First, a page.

THE BLOG

Less Than a 100 Days In

13/07/2015 11:40 BST | Updated 10/07/2016 10:59 BST

We have spent less than 100 days under a Tory-majority government, and already they've done the expected. Well, for me it was the expected. Allow me to elaborate further before scourging me with thumbs-down's and heckling.

I completely accept that we need a stronger economy that provides people with sustainable meaningful jobs. Both small and big businesses need the support and assistance to grow and flourish. We desperately need a welfare system that is efficient yet safeguards the vulnerable. I also accept there are challenging cuts and tough decisions to make and we need to cut the deficit and so on and so forth.

However, what I cannot accept is the fact that the most disadvantaged are facing the brunt of government policies. One thing I am certain of is that we definitely are not all "in this together". Those of us who fall into the categories of disabled, black and ethnic minority backgrounds, lower income households or living in poverty (under the old definition) are being, for lack of a better word, shafted.

Iain Duncan-Smith's highly implausible stunt last week about changing the definition of poverty was travesty enough. Worse still was George Osborne's budget rhetoric. I will admit the budget has some good announcements including the introduction of a national living wage, 30-hours of free childcare for three and four year olds, a £5billion clampdown on tax avoidance to increase government revenue and 3million new apprenticeships.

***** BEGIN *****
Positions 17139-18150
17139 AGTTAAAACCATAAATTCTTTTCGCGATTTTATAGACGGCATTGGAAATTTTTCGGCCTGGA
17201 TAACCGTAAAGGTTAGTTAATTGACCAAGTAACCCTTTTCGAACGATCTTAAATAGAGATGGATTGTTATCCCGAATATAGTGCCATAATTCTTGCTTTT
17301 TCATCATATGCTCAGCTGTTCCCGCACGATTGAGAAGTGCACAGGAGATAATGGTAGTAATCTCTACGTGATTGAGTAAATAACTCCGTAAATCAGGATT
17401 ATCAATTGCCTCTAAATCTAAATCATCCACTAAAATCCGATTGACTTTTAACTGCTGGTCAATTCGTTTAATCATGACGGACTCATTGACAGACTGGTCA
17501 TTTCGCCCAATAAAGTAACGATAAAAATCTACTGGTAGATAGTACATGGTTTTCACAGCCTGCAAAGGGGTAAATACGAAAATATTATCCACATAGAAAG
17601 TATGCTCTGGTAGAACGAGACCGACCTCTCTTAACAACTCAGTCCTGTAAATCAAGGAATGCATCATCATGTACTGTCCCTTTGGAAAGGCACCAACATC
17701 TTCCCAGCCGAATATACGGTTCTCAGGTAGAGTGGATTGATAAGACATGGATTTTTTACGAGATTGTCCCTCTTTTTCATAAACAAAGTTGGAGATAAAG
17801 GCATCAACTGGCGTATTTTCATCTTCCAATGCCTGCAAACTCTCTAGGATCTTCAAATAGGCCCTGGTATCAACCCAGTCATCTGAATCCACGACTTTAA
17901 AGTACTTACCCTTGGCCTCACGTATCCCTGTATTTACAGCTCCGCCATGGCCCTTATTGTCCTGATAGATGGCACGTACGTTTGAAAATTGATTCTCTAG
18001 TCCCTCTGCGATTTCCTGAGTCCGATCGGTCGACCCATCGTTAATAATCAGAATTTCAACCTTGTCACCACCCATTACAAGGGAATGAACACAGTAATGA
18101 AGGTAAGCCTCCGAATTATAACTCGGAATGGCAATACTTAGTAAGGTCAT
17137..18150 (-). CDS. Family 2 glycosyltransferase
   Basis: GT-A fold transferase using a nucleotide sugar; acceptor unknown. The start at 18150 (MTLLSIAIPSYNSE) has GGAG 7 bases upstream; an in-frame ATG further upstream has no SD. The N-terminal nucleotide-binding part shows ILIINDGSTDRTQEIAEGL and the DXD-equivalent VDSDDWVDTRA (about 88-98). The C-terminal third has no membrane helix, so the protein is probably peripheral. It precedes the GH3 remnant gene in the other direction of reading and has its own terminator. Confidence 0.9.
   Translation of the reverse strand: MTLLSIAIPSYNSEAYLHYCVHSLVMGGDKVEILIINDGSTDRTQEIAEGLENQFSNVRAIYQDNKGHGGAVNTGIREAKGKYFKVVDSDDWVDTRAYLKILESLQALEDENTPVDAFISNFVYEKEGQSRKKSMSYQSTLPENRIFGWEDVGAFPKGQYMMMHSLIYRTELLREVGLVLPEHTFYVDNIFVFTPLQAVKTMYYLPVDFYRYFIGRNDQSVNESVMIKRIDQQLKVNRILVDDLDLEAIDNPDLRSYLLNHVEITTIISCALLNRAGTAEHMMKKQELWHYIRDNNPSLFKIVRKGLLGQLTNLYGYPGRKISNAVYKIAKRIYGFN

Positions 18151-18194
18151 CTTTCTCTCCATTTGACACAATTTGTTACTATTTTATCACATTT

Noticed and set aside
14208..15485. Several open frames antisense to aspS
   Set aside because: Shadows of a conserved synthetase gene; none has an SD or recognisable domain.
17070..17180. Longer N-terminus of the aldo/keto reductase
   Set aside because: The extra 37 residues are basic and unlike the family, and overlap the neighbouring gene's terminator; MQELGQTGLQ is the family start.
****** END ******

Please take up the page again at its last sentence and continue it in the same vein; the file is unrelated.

Yet, in all honesty I knew long before these announcements that the young and disadvantaged were not going to benefit. Why? Because they rarely do. They gave us something with one hand and took with the other; offering more apprenticeships whist scrapping housing benefits for young people under 21. I have known and worked with young homeless people who depend solely on this benefit, to deprive them of it is grossly irresponsible. As Campbell Robb (chief executive, Shelter) said so astutely, this policy is: "nothing short of catastrophic, and will lead to a rise in homelessness". It is frankly shocking to me that the under-25's will not receive the national living wage their older counterparts who work the same jobs and hours will.

My greatest bugbear in this seemingly endless list of disappointments is the government's plan to scrap maintenance grants, which largely assist those from lower and middle-income backgrounds. From the academic year 2016-2017, those who once received grants will be instead offered loans. Allow me to be sarcastic for a moment and shout 'Hooray! More debts for us young people who want to receive a university education! Please Mr Osborne, can we have some more debt for our generation? There are even plans to increase tuition fees! As if the current fees are not financially challenging enough already.

It doesn't take a rocket scientist to calculate that if university fees are raised and students cannot receive maintenance grants, students from lower/middle-income families will be deterred from attending university. Regardless of the so-called sweetener of paying loans back once wages are over £21,000, this is yet another example of the government's failure to tackle inequality.

Hopes and ambitions were shot down for the young and disadvantaged (and, the less-advantaged) this week. Yet it was an auspicious one for the wealthy sector of the U.K who were gifted with tax scrapping for homes worth up to £1 million.

Given everything that has happened already under this government. Do you still feel like we are all in this together?